Social media use has skyrocketed over the past decade and a half. Whereas only five percent of adults in the United States reported using a social media platform in 2005, that number is now around 70 percent.
Growth in the number of people who use Facebook, Instagram, Twitter, and Snapchat and other social media platforms — and the time spent on them—has garnered interest and concern among policymakers, teachers, parents, and clinicians about social media’s impacts on our lives and psychological well-being.
While the research is still in its early years — Facebook itself only celebrated its 15th birthday this year — media psychology researchers are beginning to tease apart the ways in which time spent on these platforms is, and is not, impacting our day-to-day lives.
Social media and relationships
One particularly pernicious concern is whether time spent on social media sites is eating away at face-to-face time, a phenomenon known as social displacement .
Fears about social displacement are longstanding, as old as the telephone and probably older. “This issue of displacement has gone on for more than 100 years,” says Jeffrey Hall, PhD, director of the Relationships and Technology Lab at the University of Kansas. “No matter what the technology is,” says Hall, there is always a “cultural belief that it’s replacing face-to-face time with our close friends and family.”
Hall’s research interrogates that cultural belief. In one study, participants kept a daily log of time spent doing 19 different activities during weeks when they were and were not asked to abstain from using social media. In the weeks when people abstained from social media, they spent more time browsing the internet, working, cleaning, and doing household chores. However, during these same abstention periods, there was no difference in people’s time spent socializing with their strongest social ties.
The upshot? “I tend to believe, given my own work and then reading the work of others, that there’s very little evidence that social media directly displaces meaningful interaction with close relational partners,” says Hall. One possible reason for this is because we tend to interact with our close loved ones through several different modalities—such as texts, emails, phone calls, and in-person time. But what about for Business ,
In little more than a decade, the impact of social media has gone from being an entertaining extra to a fully integrated part of nearly every aspect of daily life for many.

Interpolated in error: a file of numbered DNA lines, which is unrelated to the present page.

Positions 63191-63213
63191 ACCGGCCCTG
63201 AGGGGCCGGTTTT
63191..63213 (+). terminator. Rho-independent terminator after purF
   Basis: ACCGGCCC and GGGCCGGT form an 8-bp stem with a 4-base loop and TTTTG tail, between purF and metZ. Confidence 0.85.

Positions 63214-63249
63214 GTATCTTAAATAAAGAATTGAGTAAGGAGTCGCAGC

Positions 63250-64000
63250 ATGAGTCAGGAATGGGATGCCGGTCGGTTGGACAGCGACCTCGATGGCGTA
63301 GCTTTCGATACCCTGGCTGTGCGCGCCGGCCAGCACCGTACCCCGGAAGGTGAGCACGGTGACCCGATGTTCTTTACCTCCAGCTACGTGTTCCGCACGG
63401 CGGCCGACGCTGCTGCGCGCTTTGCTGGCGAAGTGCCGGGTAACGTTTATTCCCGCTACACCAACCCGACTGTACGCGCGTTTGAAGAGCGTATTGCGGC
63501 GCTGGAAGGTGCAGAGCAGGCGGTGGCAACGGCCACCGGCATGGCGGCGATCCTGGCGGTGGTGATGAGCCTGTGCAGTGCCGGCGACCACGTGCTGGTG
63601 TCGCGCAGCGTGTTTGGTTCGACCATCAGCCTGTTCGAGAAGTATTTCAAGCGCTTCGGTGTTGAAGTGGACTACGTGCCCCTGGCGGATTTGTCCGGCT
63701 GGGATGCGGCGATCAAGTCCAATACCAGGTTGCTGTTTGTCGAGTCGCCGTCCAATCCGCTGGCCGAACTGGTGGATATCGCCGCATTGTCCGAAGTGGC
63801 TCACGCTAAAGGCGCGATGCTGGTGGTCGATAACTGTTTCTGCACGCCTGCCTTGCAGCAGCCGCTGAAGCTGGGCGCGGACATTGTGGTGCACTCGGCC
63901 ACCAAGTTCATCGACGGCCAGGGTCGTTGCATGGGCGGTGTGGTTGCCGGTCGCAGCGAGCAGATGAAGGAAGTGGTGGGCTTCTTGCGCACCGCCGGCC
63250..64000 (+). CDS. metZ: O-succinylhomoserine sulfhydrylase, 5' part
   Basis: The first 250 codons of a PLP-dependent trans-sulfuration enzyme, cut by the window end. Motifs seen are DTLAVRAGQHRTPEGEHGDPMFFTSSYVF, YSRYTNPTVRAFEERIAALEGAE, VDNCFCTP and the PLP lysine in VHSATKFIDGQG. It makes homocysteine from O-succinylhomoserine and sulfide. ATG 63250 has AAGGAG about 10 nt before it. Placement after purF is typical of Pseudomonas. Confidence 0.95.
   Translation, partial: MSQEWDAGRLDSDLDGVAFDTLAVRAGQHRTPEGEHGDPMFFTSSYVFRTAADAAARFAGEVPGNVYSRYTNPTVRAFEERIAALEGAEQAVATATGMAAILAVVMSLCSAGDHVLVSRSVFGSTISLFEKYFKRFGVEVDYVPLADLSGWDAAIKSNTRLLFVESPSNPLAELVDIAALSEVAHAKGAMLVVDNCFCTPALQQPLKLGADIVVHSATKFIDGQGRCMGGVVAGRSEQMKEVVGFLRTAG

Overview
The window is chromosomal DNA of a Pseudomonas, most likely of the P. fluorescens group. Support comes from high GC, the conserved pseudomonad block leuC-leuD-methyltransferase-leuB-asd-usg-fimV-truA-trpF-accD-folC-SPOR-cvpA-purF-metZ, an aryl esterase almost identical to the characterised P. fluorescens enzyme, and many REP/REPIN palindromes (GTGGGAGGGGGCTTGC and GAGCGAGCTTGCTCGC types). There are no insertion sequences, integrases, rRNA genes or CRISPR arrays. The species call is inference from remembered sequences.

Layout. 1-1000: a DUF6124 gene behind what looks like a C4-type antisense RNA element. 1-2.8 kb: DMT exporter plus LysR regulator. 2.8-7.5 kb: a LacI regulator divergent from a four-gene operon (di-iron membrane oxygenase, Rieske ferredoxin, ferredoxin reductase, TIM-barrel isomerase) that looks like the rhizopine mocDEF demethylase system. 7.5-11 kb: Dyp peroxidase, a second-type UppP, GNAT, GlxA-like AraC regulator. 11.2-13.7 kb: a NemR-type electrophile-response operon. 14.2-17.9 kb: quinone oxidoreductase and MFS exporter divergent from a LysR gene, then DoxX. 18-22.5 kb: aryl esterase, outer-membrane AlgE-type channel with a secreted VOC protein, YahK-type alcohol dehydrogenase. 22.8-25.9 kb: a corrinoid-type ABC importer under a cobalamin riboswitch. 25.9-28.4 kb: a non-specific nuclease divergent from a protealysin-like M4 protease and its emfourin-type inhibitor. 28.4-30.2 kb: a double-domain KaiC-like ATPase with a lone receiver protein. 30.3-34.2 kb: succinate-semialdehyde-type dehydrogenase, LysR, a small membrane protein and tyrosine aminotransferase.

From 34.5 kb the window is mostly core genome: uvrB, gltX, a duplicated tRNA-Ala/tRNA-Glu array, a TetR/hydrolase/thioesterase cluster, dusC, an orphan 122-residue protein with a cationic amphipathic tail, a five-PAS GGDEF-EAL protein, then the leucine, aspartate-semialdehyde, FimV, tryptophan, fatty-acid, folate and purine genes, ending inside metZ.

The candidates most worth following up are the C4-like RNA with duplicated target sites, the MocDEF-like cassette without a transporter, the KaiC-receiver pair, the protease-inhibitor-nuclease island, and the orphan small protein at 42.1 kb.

Recently in the realm of commerce, Facebook faced skepticism in its testimony to the Senate Banking Committee on Libra, its proposed cryptocurrency and alternative financial system. In politics, heartthrob Justin Bieber tweeted the President of the United States, imploring him to “let those kids out of cages.” In law enforcement, the Philadelphia police department moved to terminate more than a dozen police officers after their racist comments on social media were revealed.
And in the ultimate meshing of the digital and physical worlds, Elon Musk raised the specter of essentially removing the space between social and media through the invention — at some future time — of a brain implant that connects human tissue to computer chips.
All this, in the span of about a week.
As quickly as social media has insinuated itself into politics, the workplace, home life and elsewhere, it continues to evolve at lightning speed, making it tricky to predict which way it will morph next. It’s hard to recall now, but SixDegrees.com, Friendster and Makeoutclub.com were each once the next big thing, while one survivor has continued to grow in astonishing ways. In 2006, Facebook had 7.3 million registered users and reportedly turned down a $750 million buyout offer. In the first quarter of 2019, the company could claim 2.38 billion active users, with a market capitalization hovering around half a trillion dollars. So in a few words , Yes Social Media is the future of all Business’s , in next Issue Will go into the depths how to make social media work for your company! .